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How To Identify And Retain Fantastic Talent with Sandy Albers Of Centauri & Kage Spatz

HR Strategy Series, Real Human Resources

Centauri Human Resources Hiring Strategies

I think it’s often overlooked, but sincerely connecting on a personal level with your coworkers will help them go that extra mile. It’s the simplest gestures that can make all the difference in the world.

As a part of my HR Strategy Series, I’m talking to top experts in the field to teach prospects what hiring managers are actually looking for, while also supporting business leaders in their hiring and retention strategies. Today I had the pleasure of talking with Sandy Albers.

Sandy graduated in 1986 from UVA’s acclaimed McIntire School of Commerce with a B.S. degree, double-majoring in marketing and human resources. That journey as an HR professional has included working in large multinational organizations and small privately held companies, as well as owning her own HR consulting business. Each stop along her career path has been an amazing part of her life-long learning experience. She is currently still close to home, leading human resources for Centauri, a high-end engineering, intelligence, cybersecurity, and advanced technology solutions company headquartered in Chantilly, Virginia.


Thank you so much for doing this with us! Can you tell us a story about what brought you to this specific career path?

Human resources attracted me early in life when I was in college. As I studied all aspects of commerce, I quickly learned that a business could not be successful without the right people with the right skill sets who are motivated to make positive and profitable things happen.

Can you share the most interesting or funny story that happened to you since you started this career?

When I first started my career, a senior vice president of HR invited our company-sponsored softball team to his home to enjoy his family’s pool on a hot summer evening. The offer was completely unexpected, and so we cordially accepted his impromptu invitation. It took us some time to get comfortable standing around his backyard in what was to the team an unlikely social setting. After all, this was a senior executive who spent all his time in meetings and came to work in a suit and tie each business day. And yet, he couldn’t have been nicer, hosting this wayward group of softball players and introducing us to his family. He won us over with that one gesture, and there wasn’t anything after that we wouldn’t do for him at work. We had a great time and many of us who were there that evening still keep in touch and remember the events of that warm summer day with a smile.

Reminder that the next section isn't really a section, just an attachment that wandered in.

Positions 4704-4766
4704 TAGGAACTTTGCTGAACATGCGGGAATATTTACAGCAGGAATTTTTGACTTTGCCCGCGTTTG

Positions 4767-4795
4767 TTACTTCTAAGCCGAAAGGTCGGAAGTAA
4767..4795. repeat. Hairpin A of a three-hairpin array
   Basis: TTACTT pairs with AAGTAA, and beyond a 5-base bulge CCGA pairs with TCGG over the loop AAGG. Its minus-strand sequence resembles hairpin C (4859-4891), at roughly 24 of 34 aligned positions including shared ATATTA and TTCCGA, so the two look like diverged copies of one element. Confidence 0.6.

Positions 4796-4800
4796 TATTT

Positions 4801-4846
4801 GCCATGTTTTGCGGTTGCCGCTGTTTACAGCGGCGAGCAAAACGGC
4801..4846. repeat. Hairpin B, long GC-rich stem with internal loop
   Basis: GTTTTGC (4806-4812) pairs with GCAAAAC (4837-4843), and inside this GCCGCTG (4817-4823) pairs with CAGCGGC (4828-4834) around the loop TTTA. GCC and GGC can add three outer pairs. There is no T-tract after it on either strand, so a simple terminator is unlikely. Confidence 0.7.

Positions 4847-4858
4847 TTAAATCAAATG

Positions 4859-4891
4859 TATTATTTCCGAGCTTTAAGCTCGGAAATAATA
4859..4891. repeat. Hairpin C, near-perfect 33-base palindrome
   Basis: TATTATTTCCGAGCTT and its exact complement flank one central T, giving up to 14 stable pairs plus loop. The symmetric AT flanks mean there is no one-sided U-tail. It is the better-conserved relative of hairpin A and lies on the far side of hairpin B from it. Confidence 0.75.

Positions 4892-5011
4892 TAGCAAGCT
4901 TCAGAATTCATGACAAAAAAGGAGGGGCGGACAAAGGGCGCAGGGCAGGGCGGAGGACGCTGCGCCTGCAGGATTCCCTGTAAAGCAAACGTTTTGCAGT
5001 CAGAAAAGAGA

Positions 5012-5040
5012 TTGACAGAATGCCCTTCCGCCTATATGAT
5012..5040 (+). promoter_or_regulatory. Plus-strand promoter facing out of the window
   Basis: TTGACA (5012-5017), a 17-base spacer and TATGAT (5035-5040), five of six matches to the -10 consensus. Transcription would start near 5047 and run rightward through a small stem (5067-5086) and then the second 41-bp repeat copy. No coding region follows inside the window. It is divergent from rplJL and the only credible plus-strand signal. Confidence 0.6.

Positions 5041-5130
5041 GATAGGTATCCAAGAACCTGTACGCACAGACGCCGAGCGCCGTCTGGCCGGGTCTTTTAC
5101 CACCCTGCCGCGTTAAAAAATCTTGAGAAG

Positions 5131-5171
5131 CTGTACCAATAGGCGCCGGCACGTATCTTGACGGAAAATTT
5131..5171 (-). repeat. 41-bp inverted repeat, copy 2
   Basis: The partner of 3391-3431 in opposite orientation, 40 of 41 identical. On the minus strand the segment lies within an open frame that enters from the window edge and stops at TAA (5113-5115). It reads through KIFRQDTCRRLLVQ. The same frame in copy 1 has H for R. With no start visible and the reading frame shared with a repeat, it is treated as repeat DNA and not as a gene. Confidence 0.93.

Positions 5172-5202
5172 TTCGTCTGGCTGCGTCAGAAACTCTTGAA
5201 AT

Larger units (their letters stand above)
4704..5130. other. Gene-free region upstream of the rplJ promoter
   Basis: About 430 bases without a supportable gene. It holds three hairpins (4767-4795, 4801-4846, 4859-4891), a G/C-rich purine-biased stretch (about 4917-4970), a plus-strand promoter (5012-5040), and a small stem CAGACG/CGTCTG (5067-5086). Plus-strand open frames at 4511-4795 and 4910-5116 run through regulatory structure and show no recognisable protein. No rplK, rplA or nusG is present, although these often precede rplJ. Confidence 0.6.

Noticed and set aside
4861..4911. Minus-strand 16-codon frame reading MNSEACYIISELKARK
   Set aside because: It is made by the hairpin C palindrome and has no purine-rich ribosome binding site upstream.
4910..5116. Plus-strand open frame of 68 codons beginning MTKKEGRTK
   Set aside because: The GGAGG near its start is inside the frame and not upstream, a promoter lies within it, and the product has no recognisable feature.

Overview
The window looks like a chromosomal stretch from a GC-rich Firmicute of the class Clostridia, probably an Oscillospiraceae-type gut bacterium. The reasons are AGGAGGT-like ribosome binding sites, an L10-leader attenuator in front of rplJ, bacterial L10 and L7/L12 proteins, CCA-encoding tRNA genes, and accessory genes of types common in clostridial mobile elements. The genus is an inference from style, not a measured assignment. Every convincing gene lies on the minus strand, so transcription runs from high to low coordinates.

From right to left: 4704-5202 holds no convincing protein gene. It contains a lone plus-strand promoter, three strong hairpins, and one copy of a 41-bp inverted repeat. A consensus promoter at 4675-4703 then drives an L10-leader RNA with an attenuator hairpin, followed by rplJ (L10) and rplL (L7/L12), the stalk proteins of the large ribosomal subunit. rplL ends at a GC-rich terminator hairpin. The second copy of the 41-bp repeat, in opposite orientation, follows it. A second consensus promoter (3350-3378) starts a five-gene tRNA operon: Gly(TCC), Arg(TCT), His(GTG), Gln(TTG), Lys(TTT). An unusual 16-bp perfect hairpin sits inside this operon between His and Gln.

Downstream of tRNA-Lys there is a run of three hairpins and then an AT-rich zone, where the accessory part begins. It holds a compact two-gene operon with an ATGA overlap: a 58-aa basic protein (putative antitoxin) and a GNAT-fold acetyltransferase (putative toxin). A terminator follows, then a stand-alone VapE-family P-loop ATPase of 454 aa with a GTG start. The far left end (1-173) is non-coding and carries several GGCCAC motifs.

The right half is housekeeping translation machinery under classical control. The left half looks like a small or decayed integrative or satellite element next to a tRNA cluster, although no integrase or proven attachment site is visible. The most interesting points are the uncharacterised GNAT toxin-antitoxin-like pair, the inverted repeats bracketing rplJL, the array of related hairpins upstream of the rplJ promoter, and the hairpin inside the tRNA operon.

Can you tell us what lesson you learned from that?

I think it’s often overlooked, but sincerely connecting on a personal level with your coworkers will help them go that extra mile. It’s the simplest gestures that can make all the difference in the world. Treating people right never gets old, never goes out of style, and never gets forgotten.

Are you working on any exciting new projects at your company? How is this helping people?

Every project to me is exciting because I have the opportunity to participate in shaping a more agile, strong and efficient organization. Centauri’s unyielding commitment to our employees has provided me with the opportunity to dig deep on strategic initiatives tied directly to enhancing employee engagement.

It’s exciting working for an organization that’s growing. So how do you foster that excitement in an organization? It may feel like catching lightning in a bottle! Being able to coach and mentor new hires is a huge responsibility for me and the organization. Connecting new hires and interns with mentors has brought a lot of excitement to our workplace and helps shape the up-and-comers destined to carry on our good name. This “carry the torch” mindset is important to our less-seasoned employees who are eager to learn from those that have gone before them and to put that knowledge to work.

Fantastic. Let’s now jump to the main focus of our series. Hiring can be very time consuming and difficult. Can you share 5 techniques that you use to identify the talent that would be best suited for the job you want to fill?

Beyond the baseline credentials and skills an individual should possess in order to be considered to fill a position, these are five important techniques that help me separate the good candidates from those who are truly outstanding: